Poetry by Edward ian Armchair

The Armchair Guide to Insanity

Edward ian Armchair

This lack of light as papers lie upon the floor,
a moth flies its blind course, searching for a lost heart to eat.
A dog lies there dreaming.

The armchair talks as Mr. Sheen caresses it’s surface,
the cushions once sat on by an aimless crowd,
their creases to be ironed and removed.

The wallpaper shudders as the shadows reflect.
The radio provides a background sound,
as the outside silence completely surrounds.

As you lie in bed dreaming of others,
Edward ian Armchair your Mother caresses her creased mates’ head,
he snores and groans and becomes a mystery star

But a living room squalor is noticed,
as mislaid clothes lie awaiting wear.
Coat hangers live unused lives.

Why do armchairs talk when no on listens?
Why are artificial flowers no longer plastic,
but silk and soft and real?

A melody resounds, an ear is pierced,
cushions crumble as the earth quakes.
A product of pills? But who really knows?

The air is smoke, the breath is choked,
as the heart of a young girl,
beats for the love of her mate.

Edward ian Armchair

Three a.m. as problems appear,
a suicide case slashes his wrists,
his wristband laughs and he cries all night.

A stomach rumbles for no one’s sake,
then it laughs at me behind my back,
with soft skin and the odour of soap.

Like the drunken fool who falls in a doorway,
and a mobile swine arrives to catch.
Do we love these thoughts?

Virginity is rife, as lovers fight,
a memory is split, blood spills.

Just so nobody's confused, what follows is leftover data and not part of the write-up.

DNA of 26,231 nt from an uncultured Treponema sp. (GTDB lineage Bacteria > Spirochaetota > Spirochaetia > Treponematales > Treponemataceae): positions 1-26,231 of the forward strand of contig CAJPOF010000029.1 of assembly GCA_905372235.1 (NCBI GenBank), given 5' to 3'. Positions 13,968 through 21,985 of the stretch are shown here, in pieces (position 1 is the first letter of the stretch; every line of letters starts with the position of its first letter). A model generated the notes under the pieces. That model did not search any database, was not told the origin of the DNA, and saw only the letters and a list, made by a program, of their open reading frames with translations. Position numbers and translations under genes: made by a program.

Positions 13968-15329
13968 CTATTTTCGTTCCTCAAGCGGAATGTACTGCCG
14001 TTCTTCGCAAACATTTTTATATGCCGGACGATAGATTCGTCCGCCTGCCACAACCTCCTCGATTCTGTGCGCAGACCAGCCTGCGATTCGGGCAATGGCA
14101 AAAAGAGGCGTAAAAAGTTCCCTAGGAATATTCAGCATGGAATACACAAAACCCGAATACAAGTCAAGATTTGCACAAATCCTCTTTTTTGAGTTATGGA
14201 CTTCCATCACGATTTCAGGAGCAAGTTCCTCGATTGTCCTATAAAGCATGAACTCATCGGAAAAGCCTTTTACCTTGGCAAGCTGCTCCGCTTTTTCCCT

A poor heart cries it’s beat for no one’s sake.

A mental defect arises,
as the lids of your eyes fall short of sleep.
The comfort of a bed awaits your head.

Lovers entwined knife each other.
Everyone dies,
but it is only my heart that stops.

Edward says...

Edward ian Armchair This was written in my Mum and Dad's house at about midnight. I lived up the road in a council flat and on the way home I'd pass their house and usually drop in to pinch a couple of cigarettes. I'd also pinch a handful of my Dad's prescription drugs for later use. This evening I decided to take them there and then, taking about a dozen. I sat down, deep in thought, with nothing but that strange buzzing sound you can sometimes hear in the air for company. Feeling a sense of inspiration coming on I ripped a page out of an old diary from 1969 I found lying around and started to write. The whole of the entire "Armchair Guide to Insanity" came out in one go, word after word, line after line, verse after verse. I can vividly remember to this day why each line followed the previous one and every line is a line of truth, be it what I was seeing or what I was thinking through a drug-induced haze. Edward
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